mentalhealth-01

Intellectually we all know we should exercise and play with our dogs. Yeah, it’s good for them. They’re dogs, that’s what they do.

As life’s daily stresses get piled on and we continue through our work day and week, things may start to fall through the cracks – including taking Samson out for his walk. You figure: “Oh, he’ll be fine, one or two days won’t hurt.”

But think of it this way, when you’re at work, Samson is cooped up in the house all day. And while dogs have adapted to human needs and schedules, they are still relatives of wolves, meaning they are not designed to be left alone all day inside with nothing to do. Dogs are active, outdoor animals who need regular exercise to maintain mental health.

In fact, without that regular energy outlet offered by walks and fetch and tug, and other fun dog games, they can and will turn destructive in their boredom.

According to the ASPCA, some behavioral problems that can result from lack of play and exercise, include: destructive chewing or digging, garbage raiding, hyperactivity, rough play, barking and whining for attention.

On the reverse side, a well exercised and played with dog will be less anxious, more mentally engaged and satisfied.

More specifically, here are five ways play and exercise can help your dog’s mental health:

Play Can Promote Calmness and Reduce Anxiety

Dogs are physical beings, and they need to move and just do things to release all the energy they have built up. In the wild, this energy would go toward hunting prey, dealing with their wild surroundings and just plain surviving. Our domesticated canines fortunately don’t have these challenges, but still have some of that energy.

“Dogs that have the opportunity to play and exercise are generally happier, more emotionally stable and calmer than those who do not,” says Linda J. Brodzik, dog trainer and behavior specialist, in her article The Power of Play. “Play allows an appropriate outlet for energy that would otherwise go elsewhere. If we do not initiate appropriate ways for our dogs to play and exercise, rest assured they will find their own.”

Walks Keep Dogs Engaged with the World and with Brains Stimulated

Taking your dog for a daily walk or two works on multiple levels to help his mind. One, he’s with you – which he loves (more on this later). Two, he gets to do dog stuff like sniff and explore the world through his powerful nose. It’s what he would have done had he been born a wild canine, and he still wants to do it now, but doesn’t always get the chance. Three, he gets to be outside and see things other than your sofa, bed and TV. (Going outside is good for everyone, isn’t it?) Plus, he’ll get to see other dogs. Dogs are social animals, and if they don’t have any behavioral problems with other dogs, enjoy a good sniff or greet with other friendly dogs on the trail. All these things will help keep your dog’s mind working and active.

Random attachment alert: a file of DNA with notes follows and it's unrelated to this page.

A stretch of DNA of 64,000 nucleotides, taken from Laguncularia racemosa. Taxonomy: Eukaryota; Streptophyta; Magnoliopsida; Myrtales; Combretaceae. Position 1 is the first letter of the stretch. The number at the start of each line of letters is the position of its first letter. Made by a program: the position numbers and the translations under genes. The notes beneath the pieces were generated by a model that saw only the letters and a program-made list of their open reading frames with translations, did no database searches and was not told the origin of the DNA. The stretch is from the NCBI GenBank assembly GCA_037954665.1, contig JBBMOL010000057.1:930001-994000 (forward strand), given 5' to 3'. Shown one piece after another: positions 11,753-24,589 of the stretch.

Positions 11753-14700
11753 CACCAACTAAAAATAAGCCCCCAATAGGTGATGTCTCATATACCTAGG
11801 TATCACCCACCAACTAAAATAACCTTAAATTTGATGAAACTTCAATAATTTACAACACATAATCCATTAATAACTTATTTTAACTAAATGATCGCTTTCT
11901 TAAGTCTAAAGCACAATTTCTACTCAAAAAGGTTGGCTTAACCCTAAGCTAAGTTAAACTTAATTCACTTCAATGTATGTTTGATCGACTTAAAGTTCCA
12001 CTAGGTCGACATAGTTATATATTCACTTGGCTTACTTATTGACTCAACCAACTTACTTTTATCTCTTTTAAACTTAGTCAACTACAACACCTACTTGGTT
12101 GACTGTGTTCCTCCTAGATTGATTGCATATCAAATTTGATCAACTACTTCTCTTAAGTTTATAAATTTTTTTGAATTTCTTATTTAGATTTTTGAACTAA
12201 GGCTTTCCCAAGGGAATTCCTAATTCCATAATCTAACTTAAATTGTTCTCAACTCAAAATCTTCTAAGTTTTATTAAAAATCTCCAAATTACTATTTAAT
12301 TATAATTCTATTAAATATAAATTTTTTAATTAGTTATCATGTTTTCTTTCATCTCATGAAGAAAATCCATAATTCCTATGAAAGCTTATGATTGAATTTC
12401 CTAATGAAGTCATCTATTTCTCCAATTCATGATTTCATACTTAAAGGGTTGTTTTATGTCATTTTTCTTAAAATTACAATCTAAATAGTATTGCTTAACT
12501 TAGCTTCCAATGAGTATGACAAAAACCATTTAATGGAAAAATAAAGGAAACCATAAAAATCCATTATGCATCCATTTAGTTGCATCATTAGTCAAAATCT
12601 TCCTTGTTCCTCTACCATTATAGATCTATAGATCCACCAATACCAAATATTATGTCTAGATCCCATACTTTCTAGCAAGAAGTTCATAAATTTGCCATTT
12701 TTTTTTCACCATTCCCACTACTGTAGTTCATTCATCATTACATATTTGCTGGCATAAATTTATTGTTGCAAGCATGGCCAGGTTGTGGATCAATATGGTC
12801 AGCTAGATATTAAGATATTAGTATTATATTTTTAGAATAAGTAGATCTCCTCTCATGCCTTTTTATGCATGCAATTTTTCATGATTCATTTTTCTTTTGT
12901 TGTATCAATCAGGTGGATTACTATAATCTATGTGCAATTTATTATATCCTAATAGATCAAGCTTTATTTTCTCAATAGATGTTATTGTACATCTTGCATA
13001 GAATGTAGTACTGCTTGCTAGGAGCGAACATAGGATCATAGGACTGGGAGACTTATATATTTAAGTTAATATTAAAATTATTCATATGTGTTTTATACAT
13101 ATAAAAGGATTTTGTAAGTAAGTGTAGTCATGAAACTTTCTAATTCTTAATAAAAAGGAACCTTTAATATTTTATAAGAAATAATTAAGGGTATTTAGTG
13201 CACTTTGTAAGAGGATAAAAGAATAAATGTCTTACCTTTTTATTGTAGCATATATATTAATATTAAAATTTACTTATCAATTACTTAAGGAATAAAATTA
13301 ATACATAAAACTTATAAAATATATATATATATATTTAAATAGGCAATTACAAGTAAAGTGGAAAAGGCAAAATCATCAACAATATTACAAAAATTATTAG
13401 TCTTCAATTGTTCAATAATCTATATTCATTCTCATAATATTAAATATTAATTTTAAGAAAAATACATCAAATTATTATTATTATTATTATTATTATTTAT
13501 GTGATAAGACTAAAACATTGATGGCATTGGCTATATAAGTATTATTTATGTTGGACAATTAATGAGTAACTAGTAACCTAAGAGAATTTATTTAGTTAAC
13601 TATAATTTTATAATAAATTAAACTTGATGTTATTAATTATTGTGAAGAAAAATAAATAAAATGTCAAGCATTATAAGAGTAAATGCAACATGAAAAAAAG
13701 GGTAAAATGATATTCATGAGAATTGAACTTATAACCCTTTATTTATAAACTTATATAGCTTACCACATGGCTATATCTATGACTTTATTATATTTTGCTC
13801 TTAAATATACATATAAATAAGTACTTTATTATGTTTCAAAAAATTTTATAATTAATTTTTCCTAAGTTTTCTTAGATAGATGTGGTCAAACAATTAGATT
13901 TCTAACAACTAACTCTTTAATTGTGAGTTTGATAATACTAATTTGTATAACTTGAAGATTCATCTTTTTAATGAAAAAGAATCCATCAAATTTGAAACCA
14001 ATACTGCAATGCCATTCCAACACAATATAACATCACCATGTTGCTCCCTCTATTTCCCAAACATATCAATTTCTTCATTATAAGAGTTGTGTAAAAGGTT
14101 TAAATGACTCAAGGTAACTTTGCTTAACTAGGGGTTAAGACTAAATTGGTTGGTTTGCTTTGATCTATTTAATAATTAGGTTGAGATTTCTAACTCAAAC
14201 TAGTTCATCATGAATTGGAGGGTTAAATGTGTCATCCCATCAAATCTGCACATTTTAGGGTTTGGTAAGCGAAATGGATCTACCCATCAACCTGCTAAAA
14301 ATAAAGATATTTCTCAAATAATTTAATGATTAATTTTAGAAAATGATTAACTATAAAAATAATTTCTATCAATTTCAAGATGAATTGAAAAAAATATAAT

According to an article by Dr Karen Becker, dogs also get that “runner’s high” known in humans, from the release of endocannabinoids from running – making walk time, or “run time,” a good time to boost those “happy hormones” for you and your dog.

Dogs need daily exercise to be optimally healthy and emotionally balanced, and this goes double for young pets and high-energy breeds. It’s important to understand that your dog – no matter how small – can’t get adequate exercise running around your home or backyard by himself. – Dr Karen Becker

Playtime Can Also Serve as Learn Time

Playing (and walking) with your dog can be fun and educational. You can use the time to reinforce commands like sit and stay, as well as teaching new tricks and games – all of which keep his mind working.

Playing Games Can Help Satisfy Natural Instincts

Games like tug and fetch are not only great for the pure fun of it, but are great outlets for satisfying natural urges in your dog that mentally engage them as well. According to the ASPCA, canines have a natural need to want to grab and pull things with their mouths (tug), and chasing is what canines do when they’re after prey in the wild (fetch a ball or chase a toy hanging with rope on a stick). “Find it” is another useful game that engages that nose (and mind) again. For more scent game ideas, here’s a handy list.

Play and Exercise Can Be a Time for Bonding with You

Recently a study was released concluding that gazing into your dog’s eyes can trigger a bond that’s similar to that of a mother and child. Those of us with dogs are probably thinking, “Duh!” Well, because of that, anything that encourages that bond – in this case play and exercise – is also going to be good for your dog’s mental state.

So, yes, play and exercise are good for our dogs. We just have to remember that when they’re sitting in front of us gazing intently into our eyes, trying to Jedi Mind Trick us into throwing the ball. On that note, I’d better go play with my dog.